Friendly Ghosts And Langoustine: A Day In Stokkseyri

Friendly Ghosts And Langoustine: A Day In Stokkseyri

Eli Petzold
Words by
Photos by
Art Bicnick

It’s snowing in Hellisheiði. Powdery drifts sweep over the narrow strip of asphalt that cuts through the snow-laden mountains. Like any trip south along Route 1, our journey to Stokkseyri begins with a steady climb over this high plateau that separates the capital region from the low-lying expanses of the coastal south. It’s a white-knuckle stretch of road, no matter how many times I drive it.

By some climatic wizardry there’s neither snow nor storm along Route 38, the road that takes us south of the Ring Road. It’s not the only way to get to Stokkseyri, our target for the day; nor is it the fastest. But we’re in no rush—we’re getting a feel for a corner of the country often skipped on trips along the southern coastline.

Rusty the unfriendly ghost

After rounding the drainage basin of the Ölfusá river and crossing its mouth, we drive through the small seaside town of Eyrarbakki, arriving in Stokkseyri not long later. Grey skies provide a fittingly haunting backdrop for our visit to Draugasetrið, the “Ghost Centre” that occupies the third floor of an old fishing warehouse. The café is a spare, grim chamber overlooking the skerries and jetties that jut into the sea, and Júlía is in character when we arrive. “Me? I’m just the cleaning lady,” she laughs, before assuming a spooking tone: “No, I’m the mother of ghosts.” She warns us about Móri (“Rusty”), a local ghost with a fondness for playing with electricity. He’s been around for 300 years, she tells us: “He’s a funny guy—he hasn’t killed anyone in 250 years.” When I ask if it’s about time for a murder, she reassures me: “No, he’s sort of friendly.” Not wanting to put me at ease, she adds: “But not like Casper.”

Stokkseyri Trip

Júlía equips us with mp3 players and sends us beyond the black curtains. The museum is a labyrinthine series of rooms marked with numbers, indicating which track to listen to on our headsets. Dioramas in each room depict the stories we hear, and certain steps trigger surprises like a jumping mannequin or shaking ground. They have a certain homemade feel, but the audio stories constitute an impressive archive of well-told Icelandic ghost-lore. We get Rusty’s origin story—he died near Eyrarbakki after a farmer refused him hospitality, and duly began haunting the whole region, eventually cutting off trade. We hear of fishermen’s ghosts, appearing to wives onshore the very moment they drown. We meet the Deacon, one of Iceland’s most famous ghosts, who appears to his lover Guðrún, but cannot pronounce her name because, as a ghoul, he cannot say Guð (“God”).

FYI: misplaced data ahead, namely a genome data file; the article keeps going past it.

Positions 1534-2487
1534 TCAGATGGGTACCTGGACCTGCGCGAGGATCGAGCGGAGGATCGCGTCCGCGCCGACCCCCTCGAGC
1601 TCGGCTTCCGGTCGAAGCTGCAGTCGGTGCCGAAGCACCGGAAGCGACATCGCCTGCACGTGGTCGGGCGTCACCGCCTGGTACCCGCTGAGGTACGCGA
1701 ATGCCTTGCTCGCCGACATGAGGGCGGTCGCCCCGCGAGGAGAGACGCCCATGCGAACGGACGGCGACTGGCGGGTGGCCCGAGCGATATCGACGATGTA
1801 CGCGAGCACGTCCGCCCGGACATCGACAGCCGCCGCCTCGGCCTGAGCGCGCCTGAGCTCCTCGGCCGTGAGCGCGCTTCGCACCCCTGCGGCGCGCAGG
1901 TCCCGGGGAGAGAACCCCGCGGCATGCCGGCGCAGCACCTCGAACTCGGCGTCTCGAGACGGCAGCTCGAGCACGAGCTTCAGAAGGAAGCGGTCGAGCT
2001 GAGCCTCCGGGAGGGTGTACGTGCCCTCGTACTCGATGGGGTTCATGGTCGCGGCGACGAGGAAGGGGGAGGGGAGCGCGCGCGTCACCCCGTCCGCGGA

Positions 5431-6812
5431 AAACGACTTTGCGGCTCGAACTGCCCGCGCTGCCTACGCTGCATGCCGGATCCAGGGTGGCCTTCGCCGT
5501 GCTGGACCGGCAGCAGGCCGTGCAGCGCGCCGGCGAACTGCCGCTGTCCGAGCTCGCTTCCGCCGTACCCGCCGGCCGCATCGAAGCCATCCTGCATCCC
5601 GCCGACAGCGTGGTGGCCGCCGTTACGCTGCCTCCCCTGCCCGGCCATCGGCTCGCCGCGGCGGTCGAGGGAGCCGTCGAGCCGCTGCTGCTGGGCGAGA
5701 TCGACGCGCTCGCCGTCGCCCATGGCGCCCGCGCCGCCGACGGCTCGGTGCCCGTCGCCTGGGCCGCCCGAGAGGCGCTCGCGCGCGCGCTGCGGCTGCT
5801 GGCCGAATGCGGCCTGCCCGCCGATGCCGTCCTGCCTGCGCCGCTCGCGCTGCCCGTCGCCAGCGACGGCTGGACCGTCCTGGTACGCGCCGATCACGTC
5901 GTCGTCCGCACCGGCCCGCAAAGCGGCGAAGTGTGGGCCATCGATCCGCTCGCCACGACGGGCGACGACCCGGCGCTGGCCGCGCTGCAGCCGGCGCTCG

“Icelandic Wonders” is a sister installation that celebrates elves and aurora. Trolls used to have a place in the exhibition, but their cave was recently renovated into the elf queen’s palace. And I thought the housing market in 101 was ruthless.

Stokkseyri Trip

The Misery

After journeying through these parallel worlds, we need some fresh air. One house along the seawall catches my eye: a two-storey building, with triangles and odd shapes pointing every which way. It’s some irony, indeed, that the town’s most modern building is a decaying ruin. I learn later that this house is known as Eymdin (“The Misery”). The owner built the house on the seawall without the proper permits, then disappeared to Thailand. Clambering up the seawall rocks, I peer in to see that the interior was never quite finished. Nevertheless, a grill sits outside, rusting slowly. I hear the Stokkseyringar are looking for an enterprising buyer to put them out of their misery.

Before leaving town, we stop into Fjöruborðið, a seafood restaurant famed for its lobster soup. Árni, the head waiter, speaks the lobster lore as gospel truth: Stokkseyri fishermen wade naked into the sea, swim amongst mermaids to capture langoustines whose raison d’être is to become tasty soup for travelers from near and far. The menu devotes an entire page to this mythology in a four-paragraph paean with phrases that verge on the erotic: “Your greatest desire is to lick on lobster in garlic butter, gulp down the soup that has been lovingly pampered.” The soup is good: tomato-based, with generous, juicy langoustine chunks, and enough bread to sop up the last drops of mermaid-blessed crustacean ambrosia.

We leave feeling completely full. Rusty doesn’t obstruct our homeward journey, and we’re relieved to find that the storm has abated.